multiple languages.  Improving in Portuguese means that I can
communicate more to people who do not speak English.  Also, I am getting
better at using my blog which is another form of communication.  People
can come on and see my work and how I use my Blog.”

“I used to think my learning was mostly about critical thinking, but
now I think my learning is more about being reflective.  Sometimes you
cannot really grasp what you have learned unless you reflect on what you
have done.  This is an important part of learning and changing your
learning habits and becoming better at something.  If you just do
something once and then never again, you don’t really learn anything .
Reflection makes you rethink again and understand better. “

Now what?

Where do we go from here? My hope is to continue:

You Have 1 Minute to Hook Your Reader

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If you are blogging with your students, you have been exposed to them. You have been exposed to hundreds of unimaginative, cloned, generic and uninspiring BLOG TITLES.

When opening your RSS reader that contains the latest blog posts of your students, you are confronted with a list, similar to the one below.


How do we help students write better blog post titles?

1. Make them AWARE of the importance of a title

We live in a hyperlinked world. No matter if you are trying to drive traffic to your blog via email and include a link, an RSS feed, where you compete with hundreds of other subscriptions or entice someone to follow your link on Twitter. You have 1 second or less to hook potential readers and make them want to click on your title to read your content.

Although the content of your blog is the most important component of your blog, if the title isn’t up to par, you will not get the audience the content deserves.

It is the title’s job to make a potential reader a reader.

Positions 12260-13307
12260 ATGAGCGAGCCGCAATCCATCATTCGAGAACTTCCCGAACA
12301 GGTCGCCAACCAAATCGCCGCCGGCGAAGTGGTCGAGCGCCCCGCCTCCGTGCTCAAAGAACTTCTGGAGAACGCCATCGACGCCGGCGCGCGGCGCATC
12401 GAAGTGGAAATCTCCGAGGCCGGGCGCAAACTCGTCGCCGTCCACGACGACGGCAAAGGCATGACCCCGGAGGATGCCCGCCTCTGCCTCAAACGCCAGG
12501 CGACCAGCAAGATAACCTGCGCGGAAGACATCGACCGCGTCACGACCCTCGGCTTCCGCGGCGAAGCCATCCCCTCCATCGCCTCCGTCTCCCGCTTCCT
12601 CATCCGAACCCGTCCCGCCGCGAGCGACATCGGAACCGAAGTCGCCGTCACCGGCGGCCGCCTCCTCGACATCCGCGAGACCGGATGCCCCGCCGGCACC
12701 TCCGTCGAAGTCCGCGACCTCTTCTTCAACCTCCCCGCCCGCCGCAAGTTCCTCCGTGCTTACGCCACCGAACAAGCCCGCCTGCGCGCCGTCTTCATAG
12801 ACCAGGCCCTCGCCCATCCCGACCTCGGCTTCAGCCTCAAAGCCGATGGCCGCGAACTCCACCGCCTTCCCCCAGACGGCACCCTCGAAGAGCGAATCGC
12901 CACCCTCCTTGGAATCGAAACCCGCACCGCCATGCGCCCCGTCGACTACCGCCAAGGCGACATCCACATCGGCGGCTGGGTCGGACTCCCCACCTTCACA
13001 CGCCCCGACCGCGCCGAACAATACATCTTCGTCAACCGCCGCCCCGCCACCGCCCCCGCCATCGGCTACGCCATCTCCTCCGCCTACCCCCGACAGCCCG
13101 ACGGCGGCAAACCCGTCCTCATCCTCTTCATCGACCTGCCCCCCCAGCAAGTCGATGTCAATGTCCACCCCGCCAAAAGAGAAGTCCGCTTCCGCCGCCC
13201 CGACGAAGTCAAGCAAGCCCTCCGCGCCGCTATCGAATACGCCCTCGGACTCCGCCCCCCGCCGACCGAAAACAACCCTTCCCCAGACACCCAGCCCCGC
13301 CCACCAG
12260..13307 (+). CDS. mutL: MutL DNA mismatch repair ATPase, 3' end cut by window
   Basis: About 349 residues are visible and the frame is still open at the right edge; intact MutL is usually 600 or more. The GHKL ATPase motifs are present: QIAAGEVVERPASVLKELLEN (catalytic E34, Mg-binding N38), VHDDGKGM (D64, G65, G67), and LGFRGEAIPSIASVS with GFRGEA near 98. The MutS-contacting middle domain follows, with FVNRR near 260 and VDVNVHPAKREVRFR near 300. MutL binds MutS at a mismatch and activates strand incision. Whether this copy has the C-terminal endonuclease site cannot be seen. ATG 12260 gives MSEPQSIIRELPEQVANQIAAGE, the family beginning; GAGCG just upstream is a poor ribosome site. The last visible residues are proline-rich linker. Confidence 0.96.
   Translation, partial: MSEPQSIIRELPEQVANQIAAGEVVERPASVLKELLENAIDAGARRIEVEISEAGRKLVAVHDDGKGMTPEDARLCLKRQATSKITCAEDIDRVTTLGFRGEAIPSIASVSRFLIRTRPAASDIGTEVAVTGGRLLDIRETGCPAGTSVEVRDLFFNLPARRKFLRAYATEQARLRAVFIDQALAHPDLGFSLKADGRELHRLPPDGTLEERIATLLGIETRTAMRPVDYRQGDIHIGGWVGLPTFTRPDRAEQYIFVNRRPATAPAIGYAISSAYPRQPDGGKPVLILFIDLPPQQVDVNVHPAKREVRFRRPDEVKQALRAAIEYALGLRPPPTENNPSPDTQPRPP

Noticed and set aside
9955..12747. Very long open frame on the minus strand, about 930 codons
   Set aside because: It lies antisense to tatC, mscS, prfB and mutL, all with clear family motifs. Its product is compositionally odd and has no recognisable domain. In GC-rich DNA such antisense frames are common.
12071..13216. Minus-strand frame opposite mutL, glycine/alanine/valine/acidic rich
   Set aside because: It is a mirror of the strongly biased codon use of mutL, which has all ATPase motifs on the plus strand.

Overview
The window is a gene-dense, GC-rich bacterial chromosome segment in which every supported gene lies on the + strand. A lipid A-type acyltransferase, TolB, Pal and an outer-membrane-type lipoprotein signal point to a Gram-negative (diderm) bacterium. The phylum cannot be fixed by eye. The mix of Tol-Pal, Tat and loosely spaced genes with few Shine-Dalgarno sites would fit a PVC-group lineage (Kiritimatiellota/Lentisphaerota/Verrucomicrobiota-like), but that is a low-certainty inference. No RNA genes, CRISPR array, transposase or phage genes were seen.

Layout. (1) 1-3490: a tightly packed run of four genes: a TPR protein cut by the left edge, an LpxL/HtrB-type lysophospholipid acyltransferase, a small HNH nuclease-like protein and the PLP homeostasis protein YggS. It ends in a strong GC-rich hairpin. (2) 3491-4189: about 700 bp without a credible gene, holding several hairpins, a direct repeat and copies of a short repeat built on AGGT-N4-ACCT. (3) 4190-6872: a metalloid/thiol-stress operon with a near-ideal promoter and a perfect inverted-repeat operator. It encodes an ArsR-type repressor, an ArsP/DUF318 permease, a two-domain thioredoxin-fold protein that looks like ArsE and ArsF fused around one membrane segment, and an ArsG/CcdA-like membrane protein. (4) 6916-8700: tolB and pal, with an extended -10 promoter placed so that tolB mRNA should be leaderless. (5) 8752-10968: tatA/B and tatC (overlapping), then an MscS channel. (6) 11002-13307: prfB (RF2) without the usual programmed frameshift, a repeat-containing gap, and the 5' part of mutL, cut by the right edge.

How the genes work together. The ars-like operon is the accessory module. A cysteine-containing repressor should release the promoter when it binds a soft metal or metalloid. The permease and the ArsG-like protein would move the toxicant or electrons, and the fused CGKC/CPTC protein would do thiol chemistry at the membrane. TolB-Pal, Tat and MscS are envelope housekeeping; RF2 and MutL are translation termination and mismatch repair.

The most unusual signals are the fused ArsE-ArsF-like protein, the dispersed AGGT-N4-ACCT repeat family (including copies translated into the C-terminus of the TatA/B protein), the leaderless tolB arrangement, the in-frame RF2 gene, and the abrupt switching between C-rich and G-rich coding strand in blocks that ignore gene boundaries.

2. Take a look at a variety of good and bad.

After making students aware of their unimaginative blog titles, titles seemed to improve for our sixth graders below.




The Hub Spot Blog Topic Generator, might come in handy to discuss with your students the algorithm behind the generator and what are considered common features of a “good topic/title”.


Notice the features that are included in the following titles, after I entered: global, experiences, poetry into the generator:

  • questions
  • appealing to reader’s curiosity
  • numbers
  • lists
  • vocabulary such as “ultimate”, “everyone”, “should be”
  • attention grabbing
  • controversial ( cheat sheet)



3. Practice, model, practice, model, practice writing good titles

Visible Thinking Routines
One of the Visible Thinking Routines from Project Zero is actually called Headlines. Embed this VTR into your daily routine with students to model and to practice “summarizing and capturing the essence of an event, idea, concept, topic, etc.”
Writing tweets (in analog form, classroom Twitter account or individual student accounts for older students) are a wonderful example of headlines (they have to stand on their own and can entice the reader to click on a link or react to a statement to join a conversation) and help practice “summarizing and capturing the essence” of learning moments as you are connecting to an authentic audience.
Visual Titles
A great exercise for your students, could be to make their title visual. Have your students go through the exercise of creating a visual title by using Quozio or Haiku Deck for example. Students enter their title and then they can customize the title (background, font, etc.) to be downloaded as an image. Why not present students’ images to the class and put them up for a vote among them “Which one would you click on?”


Created with Quozio


created with Haiku Deck

Tips & Advice: